Driving into Washington the next morning, I was beginning to think about breakfast when I saw a sign for the town of Ritzville, and “next services 43 miles.” So I figured I’d better get off here, and I pulled into town. Eastern Washington is nothing like Idaho – the land is flat and brown, the sun bakes everything, and the world feels bright and dusty. I had breakfast in a restaurant in the center of town where, to my surprise, the waitress had short-cropped purple hair. She said it was good to surprise her customers a bit. I wandered through town after breakfast, seeing the usual – one and two story buildings on main street, a county courthouse, a shop selling quilting supplies, a Carnegie library. Someone in Ritzville was clearly interested in the town’s history, because there was a metal sculpture of Philip Ritz on one corner, and another of a horse pulling a covered wagon next to the renovated railroad station, both by the same artist. Next to the horse was a plaque commemorating “the sixteen Volga German families who journeyed west by wagon train in 1882” – and who presumably founded Ritzville. The Volga Germans were a group who went from Germany to the Volga River, and thence to the United States. The plaque then read “Artisan: Lamar Thiel, Ritzville.” Thiel was one of the sixteen names commemorated.
I was about to head on out of town when my eye was caught by the words above a shop selling miscellaneous junk – “Gallery – Antiques – books and gifts – Judaica.” Judaica? In this sleepy farm town in the middle of eastern Washington? I headed inside and was greeted by the owner, a stout man with a long gray beard and a yarmulke. He was not Jewish, as it turns out, but he was used to any Jews who came through town doing a double-take and walking into his store. We talked for hours. He turned out to be of a Christian sect that identifies with the Jews, and follows many Jewish practices, including observing the holidays and keeping Kosher, at least to some extent. He had been an economics professor at a community college in Tacoma for much his working life, but retired to Ritzville because the living was cheap and he was tired of the bustle of the city. The locals didn’t accept him, he said. He thought them anti-Semitic, and prejudiced because of his interest in the Jews. He also thought that those Volga Germans were probably originally Jews anyway, but in denial. In their sixties, he and his wife had recently adopted three children from Ukraine, a boy who is now fifteen and his twin sisters, about twelve. I was surprised to hear that – he wasn’t young to be taking on the challenge of three immigrant children. He explained that he’d spent his whole life taking care of children, his own, refugee children, all sorts of children. Someone he knew had met these three children on a visit overseas and asked him to provide them a home. So what else was he to do? His religion told him to take care of people in need, so he and his wife had opened his door to them. The boy, he said, was having some trouble adjusting to the United States, but the girls were wonderful and doing very well. As for him, he was afraid he would have to close his shop. He liked having it, it gave him a place to hang out and meet people and interact, but it didn’t make any money at all and he didn’t think he could keep paying the eighty-odd dollars a month in rent to keep it going. In the meantime, it drew in all kinds of interesting people who were passing through.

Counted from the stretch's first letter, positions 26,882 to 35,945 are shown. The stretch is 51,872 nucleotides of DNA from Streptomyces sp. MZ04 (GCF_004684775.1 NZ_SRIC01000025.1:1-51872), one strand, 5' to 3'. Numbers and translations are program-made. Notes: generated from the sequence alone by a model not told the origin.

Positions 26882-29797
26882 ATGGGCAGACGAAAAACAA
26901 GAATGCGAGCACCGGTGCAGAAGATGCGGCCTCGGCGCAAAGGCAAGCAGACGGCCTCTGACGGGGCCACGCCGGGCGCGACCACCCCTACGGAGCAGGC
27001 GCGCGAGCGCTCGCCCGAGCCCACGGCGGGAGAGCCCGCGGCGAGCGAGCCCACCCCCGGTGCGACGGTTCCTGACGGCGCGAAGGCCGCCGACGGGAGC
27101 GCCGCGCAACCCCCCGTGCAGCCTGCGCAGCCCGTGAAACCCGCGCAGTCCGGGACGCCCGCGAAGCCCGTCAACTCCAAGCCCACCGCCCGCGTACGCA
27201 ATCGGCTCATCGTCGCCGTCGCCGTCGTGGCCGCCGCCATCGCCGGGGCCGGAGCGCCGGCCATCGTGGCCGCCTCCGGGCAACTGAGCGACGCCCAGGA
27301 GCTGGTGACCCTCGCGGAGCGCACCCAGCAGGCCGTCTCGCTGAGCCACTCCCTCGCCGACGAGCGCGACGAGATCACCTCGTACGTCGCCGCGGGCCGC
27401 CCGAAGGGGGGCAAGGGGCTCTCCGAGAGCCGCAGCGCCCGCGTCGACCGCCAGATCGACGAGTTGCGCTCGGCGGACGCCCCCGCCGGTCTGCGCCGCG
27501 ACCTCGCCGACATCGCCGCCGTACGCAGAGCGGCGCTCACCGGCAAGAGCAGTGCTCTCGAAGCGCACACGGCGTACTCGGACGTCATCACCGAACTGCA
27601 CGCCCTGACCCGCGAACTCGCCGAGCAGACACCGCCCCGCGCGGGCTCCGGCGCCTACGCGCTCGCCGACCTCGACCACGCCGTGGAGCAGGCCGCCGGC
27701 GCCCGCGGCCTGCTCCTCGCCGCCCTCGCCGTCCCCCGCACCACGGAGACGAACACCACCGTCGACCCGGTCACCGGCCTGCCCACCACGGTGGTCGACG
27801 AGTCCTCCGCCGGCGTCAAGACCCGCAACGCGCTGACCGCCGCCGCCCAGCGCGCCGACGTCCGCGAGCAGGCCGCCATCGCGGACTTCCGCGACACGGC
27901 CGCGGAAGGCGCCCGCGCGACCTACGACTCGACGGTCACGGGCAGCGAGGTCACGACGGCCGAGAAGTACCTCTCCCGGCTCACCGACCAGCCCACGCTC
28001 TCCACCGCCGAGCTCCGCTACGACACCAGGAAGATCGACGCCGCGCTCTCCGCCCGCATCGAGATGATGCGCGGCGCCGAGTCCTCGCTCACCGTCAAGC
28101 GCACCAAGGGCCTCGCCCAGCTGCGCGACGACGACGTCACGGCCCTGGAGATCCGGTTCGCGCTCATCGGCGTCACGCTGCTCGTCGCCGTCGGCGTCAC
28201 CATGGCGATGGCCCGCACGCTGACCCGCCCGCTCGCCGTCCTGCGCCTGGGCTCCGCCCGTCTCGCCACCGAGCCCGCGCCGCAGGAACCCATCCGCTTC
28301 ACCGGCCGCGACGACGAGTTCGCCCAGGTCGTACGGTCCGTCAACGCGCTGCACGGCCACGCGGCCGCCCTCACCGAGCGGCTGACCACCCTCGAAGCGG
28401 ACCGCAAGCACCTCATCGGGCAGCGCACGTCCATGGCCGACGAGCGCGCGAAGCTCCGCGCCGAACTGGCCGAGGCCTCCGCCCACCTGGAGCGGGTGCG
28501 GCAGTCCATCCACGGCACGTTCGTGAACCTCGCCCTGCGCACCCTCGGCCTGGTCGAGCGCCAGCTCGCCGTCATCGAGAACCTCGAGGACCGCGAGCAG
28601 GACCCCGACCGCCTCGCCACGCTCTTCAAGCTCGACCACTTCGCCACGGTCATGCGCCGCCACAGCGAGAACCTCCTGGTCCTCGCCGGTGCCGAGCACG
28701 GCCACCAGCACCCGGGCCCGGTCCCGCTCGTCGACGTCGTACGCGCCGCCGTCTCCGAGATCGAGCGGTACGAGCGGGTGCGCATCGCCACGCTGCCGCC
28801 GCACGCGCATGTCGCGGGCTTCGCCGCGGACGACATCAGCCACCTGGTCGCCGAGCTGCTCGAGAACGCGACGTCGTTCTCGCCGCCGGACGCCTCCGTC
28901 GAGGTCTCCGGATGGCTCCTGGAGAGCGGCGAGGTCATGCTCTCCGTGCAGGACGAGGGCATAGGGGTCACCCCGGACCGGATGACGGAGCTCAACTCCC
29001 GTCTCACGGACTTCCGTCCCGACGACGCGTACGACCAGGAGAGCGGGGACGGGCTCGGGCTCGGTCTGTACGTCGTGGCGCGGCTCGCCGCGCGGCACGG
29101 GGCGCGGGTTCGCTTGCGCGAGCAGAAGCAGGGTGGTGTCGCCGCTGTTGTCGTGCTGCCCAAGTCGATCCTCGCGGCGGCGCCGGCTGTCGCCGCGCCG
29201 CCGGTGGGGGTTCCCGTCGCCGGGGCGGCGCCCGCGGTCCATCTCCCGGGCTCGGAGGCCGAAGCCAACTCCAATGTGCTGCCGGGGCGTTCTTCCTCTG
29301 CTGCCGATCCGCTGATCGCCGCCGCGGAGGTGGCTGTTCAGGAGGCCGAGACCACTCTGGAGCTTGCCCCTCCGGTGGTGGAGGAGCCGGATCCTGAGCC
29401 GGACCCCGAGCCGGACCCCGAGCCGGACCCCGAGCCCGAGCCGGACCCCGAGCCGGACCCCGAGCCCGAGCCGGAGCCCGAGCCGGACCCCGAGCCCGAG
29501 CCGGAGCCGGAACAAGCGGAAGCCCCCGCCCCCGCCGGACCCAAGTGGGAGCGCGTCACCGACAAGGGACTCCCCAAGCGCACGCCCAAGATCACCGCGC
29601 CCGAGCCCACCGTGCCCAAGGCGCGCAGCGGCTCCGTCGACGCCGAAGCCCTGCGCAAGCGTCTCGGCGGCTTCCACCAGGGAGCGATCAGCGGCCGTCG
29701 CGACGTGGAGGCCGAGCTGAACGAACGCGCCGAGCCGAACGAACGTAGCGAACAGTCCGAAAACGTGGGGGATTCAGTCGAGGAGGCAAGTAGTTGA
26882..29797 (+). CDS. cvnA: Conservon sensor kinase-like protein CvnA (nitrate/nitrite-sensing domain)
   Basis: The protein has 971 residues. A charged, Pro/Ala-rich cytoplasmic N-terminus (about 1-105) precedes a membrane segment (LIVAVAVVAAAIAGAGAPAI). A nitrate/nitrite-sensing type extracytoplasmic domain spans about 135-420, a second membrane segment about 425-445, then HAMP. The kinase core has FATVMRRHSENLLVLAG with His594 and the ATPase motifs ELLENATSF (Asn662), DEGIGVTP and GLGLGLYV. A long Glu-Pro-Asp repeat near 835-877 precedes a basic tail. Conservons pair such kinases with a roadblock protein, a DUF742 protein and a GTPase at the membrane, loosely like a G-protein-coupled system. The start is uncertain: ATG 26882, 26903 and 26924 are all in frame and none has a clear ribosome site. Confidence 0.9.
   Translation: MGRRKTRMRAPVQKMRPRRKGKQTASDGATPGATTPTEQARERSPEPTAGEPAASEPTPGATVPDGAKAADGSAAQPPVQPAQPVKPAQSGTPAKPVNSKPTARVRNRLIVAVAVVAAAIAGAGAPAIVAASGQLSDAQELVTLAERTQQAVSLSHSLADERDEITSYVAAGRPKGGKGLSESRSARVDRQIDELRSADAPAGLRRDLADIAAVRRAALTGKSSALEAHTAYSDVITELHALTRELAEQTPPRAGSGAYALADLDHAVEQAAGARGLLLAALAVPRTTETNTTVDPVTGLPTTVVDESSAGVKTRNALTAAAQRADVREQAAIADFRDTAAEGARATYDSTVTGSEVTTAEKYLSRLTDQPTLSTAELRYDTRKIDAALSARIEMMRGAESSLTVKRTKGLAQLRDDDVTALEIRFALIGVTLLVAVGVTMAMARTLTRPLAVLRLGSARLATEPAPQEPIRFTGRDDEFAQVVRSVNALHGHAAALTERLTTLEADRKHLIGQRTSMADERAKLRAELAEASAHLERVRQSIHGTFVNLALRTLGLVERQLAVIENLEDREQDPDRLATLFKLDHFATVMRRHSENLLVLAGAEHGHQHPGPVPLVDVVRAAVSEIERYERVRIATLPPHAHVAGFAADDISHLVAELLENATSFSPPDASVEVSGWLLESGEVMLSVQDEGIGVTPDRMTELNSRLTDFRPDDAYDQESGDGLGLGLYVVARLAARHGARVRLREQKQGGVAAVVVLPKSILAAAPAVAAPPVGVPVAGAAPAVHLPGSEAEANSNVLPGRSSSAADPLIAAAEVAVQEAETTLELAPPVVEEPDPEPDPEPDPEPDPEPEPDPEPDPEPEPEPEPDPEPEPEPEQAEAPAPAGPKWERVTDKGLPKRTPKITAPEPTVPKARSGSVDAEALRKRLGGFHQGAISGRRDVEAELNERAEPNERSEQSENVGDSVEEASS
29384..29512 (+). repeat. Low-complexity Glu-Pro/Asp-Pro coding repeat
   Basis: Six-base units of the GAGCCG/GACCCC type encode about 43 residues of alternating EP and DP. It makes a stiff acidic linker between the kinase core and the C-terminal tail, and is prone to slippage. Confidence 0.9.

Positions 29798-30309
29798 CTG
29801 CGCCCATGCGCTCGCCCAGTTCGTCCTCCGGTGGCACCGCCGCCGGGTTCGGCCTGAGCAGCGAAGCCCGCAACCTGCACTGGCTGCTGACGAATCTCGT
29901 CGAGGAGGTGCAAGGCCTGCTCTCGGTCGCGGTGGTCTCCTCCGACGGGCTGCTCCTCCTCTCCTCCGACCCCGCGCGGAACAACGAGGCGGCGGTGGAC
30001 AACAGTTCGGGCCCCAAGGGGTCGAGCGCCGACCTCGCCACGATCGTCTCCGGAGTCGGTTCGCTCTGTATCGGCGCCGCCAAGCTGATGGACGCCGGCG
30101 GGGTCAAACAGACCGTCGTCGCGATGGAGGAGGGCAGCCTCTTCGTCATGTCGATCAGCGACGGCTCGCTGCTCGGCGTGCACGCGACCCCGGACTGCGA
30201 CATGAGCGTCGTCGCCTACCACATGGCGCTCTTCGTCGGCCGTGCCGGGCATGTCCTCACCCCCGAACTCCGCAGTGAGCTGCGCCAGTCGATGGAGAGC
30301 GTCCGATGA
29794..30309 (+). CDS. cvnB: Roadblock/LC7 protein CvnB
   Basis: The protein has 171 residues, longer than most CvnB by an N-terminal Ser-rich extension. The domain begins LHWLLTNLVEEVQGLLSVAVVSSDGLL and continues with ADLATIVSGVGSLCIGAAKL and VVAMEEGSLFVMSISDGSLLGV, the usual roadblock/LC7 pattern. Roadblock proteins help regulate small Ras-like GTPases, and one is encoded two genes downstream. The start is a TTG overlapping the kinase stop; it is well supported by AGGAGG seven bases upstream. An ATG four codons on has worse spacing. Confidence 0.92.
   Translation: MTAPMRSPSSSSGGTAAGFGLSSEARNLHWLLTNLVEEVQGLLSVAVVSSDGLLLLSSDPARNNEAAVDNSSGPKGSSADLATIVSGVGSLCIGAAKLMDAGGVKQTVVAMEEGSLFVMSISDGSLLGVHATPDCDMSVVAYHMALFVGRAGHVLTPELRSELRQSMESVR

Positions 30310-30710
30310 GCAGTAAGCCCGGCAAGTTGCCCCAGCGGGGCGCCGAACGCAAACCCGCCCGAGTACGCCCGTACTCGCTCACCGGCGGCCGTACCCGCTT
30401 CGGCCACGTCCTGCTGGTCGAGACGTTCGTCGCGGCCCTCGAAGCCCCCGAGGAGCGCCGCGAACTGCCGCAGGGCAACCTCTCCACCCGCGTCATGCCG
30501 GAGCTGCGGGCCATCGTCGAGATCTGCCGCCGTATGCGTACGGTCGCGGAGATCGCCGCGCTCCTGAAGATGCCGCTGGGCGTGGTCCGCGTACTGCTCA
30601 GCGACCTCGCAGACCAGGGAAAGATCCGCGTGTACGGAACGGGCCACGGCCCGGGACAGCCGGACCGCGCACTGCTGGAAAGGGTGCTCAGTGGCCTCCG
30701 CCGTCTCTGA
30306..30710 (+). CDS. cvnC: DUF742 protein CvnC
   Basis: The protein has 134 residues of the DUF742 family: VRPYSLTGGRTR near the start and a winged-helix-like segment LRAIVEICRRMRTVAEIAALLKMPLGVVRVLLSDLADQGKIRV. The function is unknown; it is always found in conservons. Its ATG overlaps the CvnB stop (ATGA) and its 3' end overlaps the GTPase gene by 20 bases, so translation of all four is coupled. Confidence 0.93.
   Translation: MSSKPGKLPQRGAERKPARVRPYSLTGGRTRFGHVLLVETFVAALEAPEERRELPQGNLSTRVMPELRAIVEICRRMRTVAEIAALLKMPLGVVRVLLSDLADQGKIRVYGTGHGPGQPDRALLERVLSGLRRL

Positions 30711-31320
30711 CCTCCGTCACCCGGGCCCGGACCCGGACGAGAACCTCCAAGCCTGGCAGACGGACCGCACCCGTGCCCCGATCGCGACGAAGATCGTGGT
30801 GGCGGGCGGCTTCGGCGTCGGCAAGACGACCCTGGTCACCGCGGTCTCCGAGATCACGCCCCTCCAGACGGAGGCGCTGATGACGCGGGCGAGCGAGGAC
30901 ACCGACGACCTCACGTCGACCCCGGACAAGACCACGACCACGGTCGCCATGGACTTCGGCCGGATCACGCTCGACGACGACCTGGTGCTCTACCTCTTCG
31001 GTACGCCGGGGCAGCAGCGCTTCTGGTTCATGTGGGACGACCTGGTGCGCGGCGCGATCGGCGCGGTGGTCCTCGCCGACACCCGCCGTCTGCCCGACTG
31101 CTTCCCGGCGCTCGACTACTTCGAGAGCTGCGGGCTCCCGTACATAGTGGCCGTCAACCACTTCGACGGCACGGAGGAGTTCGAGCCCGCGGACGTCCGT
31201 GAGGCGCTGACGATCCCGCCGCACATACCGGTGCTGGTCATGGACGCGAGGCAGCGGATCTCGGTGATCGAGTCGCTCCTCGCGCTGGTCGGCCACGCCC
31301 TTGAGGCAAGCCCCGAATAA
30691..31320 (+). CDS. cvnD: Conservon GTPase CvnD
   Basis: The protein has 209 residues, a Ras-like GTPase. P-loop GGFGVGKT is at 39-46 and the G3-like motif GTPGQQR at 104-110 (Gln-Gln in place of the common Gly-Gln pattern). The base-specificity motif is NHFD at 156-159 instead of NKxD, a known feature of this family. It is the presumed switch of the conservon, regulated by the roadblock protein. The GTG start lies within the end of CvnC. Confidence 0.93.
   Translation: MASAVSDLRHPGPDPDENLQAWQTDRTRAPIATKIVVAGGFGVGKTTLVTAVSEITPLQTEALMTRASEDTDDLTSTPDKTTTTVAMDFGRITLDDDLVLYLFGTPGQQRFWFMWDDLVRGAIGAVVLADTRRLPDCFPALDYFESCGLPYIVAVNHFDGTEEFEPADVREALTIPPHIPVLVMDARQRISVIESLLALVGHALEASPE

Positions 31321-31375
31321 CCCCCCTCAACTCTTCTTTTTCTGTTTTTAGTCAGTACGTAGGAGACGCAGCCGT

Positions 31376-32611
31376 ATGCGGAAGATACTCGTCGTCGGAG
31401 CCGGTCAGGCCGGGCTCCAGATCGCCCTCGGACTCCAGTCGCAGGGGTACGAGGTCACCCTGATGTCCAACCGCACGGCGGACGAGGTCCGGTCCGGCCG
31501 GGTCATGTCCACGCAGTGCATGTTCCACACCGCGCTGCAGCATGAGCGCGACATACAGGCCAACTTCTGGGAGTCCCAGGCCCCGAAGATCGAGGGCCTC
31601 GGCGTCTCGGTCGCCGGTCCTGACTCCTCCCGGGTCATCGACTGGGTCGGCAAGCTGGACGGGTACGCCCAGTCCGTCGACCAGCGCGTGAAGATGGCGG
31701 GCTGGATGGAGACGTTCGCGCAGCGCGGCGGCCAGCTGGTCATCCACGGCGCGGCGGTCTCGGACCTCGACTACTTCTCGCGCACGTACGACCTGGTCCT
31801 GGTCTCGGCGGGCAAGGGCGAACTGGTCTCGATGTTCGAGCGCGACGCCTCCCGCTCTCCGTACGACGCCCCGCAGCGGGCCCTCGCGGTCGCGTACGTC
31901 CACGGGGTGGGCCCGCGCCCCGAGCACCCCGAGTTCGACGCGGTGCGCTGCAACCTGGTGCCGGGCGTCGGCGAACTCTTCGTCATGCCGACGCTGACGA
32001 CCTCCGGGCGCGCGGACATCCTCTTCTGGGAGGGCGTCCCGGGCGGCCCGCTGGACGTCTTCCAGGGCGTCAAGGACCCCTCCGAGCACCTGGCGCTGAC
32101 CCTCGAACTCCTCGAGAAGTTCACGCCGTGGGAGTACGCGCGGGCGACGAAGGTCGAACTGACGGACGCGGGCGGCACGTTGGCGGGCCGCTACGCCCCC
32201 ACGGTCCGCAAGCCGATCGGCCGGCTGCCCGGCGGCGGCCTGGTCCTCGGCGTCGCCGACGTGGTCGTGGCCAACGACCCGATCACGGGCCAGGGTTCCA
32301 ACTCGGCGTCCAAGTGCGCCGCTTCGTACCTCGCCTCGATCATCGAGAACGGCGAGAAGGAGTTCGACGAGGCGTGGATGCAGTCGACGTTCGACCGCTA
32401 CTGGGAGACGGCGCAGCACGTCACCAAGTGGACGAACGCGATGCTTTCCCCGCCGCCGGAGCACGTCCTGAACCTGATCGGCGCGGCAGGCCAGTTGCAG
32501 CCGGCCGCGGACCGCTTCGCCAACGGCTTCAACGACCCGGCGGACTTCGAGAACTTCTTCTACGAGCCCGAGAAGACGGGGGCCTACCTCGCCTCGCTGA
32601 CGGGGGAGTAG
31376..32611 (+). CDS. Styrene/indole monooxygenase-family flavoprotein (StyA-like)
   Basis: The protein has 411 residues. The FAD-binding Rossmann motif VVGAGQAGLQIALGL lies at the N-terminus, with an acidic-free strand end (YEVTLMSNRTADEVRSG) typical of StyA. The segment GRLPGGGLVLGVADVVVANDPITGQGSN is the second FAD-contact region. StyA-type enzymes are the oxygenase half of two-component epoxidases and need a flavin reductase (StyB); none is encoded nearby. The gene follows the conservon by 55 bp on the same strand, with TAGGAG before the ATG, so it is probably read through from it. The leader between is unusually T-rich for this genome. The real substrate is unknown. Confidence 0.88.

It was near lunchtime when I got back on the road. It was hot out, and my air conditioning didn’t seem to be working, and I wanted to go swimming. I came to a town called Moses Lake, and figured there had to be some way to get into the lake. But I drove around in circles and couldn’t find a beach or a lakefront park. Finally I asked someone sitting outside a bar. Naah, he said, no place to swim in the lake, but there’s the aquatic center down the road. The aquatic center turned out to be a vast public pool crammed with children, with one lane roped off for laps. I grabbed it, and swam for over an hour, remembering again just as I was finishing that I’d forgotten the sun screen. It was great to be in the water, though my van was like an oven by the time I got back in.
The interstate rose up a long hill as I made my way west. Matilda doesn’t do well on hills, so we kept to the right with the trucks, letting the cars and SUVs race past us. So it was easy to pull over when I saw a sign for a scenic overlook. I had gotten past the land of dry wheat fields and blowing soil, and into low, barren mountains. The overlook was above a reservoir, a sheet of open blue water with a single small boat speeding along far below, its wake a scratch of white chalk on the surface. The opposite hills were empty, not a house or a town or a road in sight. A few miles south I could make out a small marina down on the water, and further than that a bridge where the highway crossed the reservoir It was a beautiful and desolate place. I thought of spending the night there, but it was too isolated and didn’t feel safe.
The next morning I passed from the drylands into the rain forest. The mountains grew taller, and suddenly they were thick with lush forests, drifting in clouds of mist that changed into a steady rain as the morning went on. I’d finally made it to the Pacific Northwest, where people had been telling me for a year and a half I had to go. Not for long, though. I found my colleagues’ house in Tacoma, where Matilda was going to spend the next three weeks, and the next morning I left very early to catch a plane to Washington DC and then Malawi, where I was heading for some gainful employment.
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Unless otherwise indicated all text and photos on this site ©Joy E. Hecht.